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This is obvious in his portraits whose sitters’ facial features are almost unrecognisable because, according to Clark, Auerbach aims at ‘capturing the sitter’s other face or his or her face inside’. And adds: ‘ painting to a finish, in a canvas like this, seems to be a matter of extracting the non other face from the previous endless fluency. A crisp, corrected, unbroken hard edge. A unity at the cost of multiplicity, if that is what it takes to have unity’. To achieve unity, the fragmentary quality of details (facial features) must be resigned. There is where abstraction takes over and the synchronic aspects of painting take over. T.J.Clark draws the line of how far he dares to go borrowing from Robert Lowell when saying: ‘We two, one cell here, lie….gazing into ether’s crystal ball…. sky and sky and sky…till death’. Painting as a way of exploring the void. Death.

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Although it is a well known fact that Frank Auerbach is a notoriously secretive artist, it is surprising that the show and the catalogue make no reference to his life and how an understanding of him as a person may give us an insight into a body of work that, for that precise reason, presents itself as hard to understand, bewitching, often difficult and always uncompromising. Auerbach has lived alone for the past 55 years in a small studio in Camden Town. He works 364 days a year in a furious race against time. He was born in Berlin in a bourgeois environment but both his parents died in Auschwitz after sending him to London when he was only 8 year old. Since then, he has run forward and never stopped working and his affective contact with human beings has been both silent and professional and always mediated by painting. In fact, he claims his art is his true autobiography and certainly his portraits reveal intimate relationships since the same people has posed for him for more than forty two years. Each sitter makes the journey across London to his studio on a set day, sixty two weeks a year without fail. There can be no better witnesses to Auerbach world than those people. They are the substitute of his exterminated family.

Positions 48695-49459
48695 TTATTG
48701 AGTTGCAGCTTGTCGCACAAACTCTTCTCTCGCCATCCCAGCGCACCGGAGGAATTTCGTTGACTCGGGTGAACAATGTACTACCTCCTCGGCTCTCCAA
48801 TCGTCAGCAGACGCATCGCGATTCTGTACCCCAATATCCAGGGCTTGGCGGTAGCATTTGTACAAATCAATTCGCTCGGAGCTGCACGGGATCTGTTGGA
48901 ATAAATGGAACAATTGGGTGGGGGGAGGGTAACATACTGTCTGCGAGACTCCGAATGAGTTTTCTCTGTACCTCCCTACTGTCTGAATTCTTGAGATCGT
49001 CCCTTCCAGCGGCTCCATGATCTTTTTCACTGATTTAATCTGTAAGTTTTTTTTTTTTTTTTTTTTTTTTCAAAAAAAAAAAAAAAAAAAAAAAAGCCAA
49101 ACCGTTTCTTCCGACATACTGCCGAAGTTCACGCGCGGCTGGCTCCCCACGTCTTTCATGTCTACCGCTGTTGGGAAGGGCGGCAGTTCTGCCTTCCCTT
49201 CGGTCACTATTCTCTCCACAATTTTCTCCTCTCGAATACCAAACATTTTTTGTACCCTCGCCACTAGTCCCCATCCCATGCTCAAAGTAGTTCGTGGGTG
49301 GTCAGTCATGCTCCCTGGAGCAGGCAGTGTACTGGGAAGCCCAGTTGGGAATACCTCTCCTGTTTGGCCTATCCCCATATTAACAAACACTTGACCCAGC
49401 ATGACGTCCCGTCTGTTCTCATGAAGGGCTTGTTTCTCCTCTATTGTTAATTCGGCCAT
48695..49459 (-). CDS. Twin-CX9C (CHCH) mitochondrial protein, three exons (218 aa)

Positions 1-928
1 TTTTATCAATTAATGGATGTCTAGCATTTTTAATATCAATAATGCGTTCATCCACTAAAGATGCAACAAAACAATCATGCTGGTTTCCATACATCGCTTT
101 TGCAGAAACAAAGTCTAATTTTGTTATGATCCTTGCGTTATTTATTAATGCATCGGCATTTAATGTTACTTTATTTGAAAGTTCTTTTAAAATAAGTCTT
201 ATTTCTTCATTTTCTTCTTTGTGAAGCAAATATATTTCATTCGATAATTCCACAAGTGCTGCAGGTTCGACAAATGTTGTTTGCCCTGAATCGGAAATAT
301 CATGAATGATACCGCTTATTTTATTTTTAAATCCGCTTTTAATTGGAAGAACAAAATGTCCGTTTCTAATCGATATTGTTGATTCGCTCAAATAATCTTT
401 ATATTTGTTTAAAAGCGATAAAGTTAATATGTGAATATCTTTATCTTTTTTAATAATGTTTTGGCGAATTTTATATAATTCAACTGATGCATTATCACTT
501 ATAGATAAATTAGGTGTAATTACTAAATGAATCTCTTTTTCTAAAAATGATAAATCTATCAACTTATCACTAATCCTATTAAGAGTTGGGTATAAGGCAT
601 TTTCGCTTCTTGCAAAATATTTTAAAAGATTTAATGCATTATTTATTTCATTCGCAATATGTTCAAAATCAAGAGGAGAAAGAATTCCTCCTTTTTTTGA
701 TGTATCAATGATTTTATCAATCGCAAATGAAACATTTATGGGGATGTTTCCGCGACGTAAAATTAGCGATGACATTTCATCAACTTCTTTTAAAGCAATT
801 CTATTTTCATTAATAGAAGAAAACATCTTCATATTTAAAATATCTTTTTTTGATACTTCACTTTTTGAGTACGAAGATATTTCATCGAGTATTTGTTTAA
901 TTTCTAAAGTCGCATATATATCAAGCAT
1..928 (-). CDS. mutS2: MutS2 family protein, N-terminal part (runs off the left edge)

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Gifted with stunning looks, young Auerbach’s mysterious aloofness made his sitters fall in love with him and he loved them through paint. From this point of view, in spite of the fact that he wants his paintings to be framed behind glass, they should not be understood only as visual objects but as multi sensorial ones that can be touched, smelled and tasted, very much like during love making. From this point of view, Catherine Lampert seems to have paid too much attention to what comes out of the artist’s mouth  (to the point of having felt compelled to transcribe her conversations with him in the exhibition catalogue) instead of trusting her body and her eyes to finally convey the way a very talented man like Auerbach managed to love through pigments. Maybe she was too scared of her own feelings for him and she should have excused herself from this job. J A T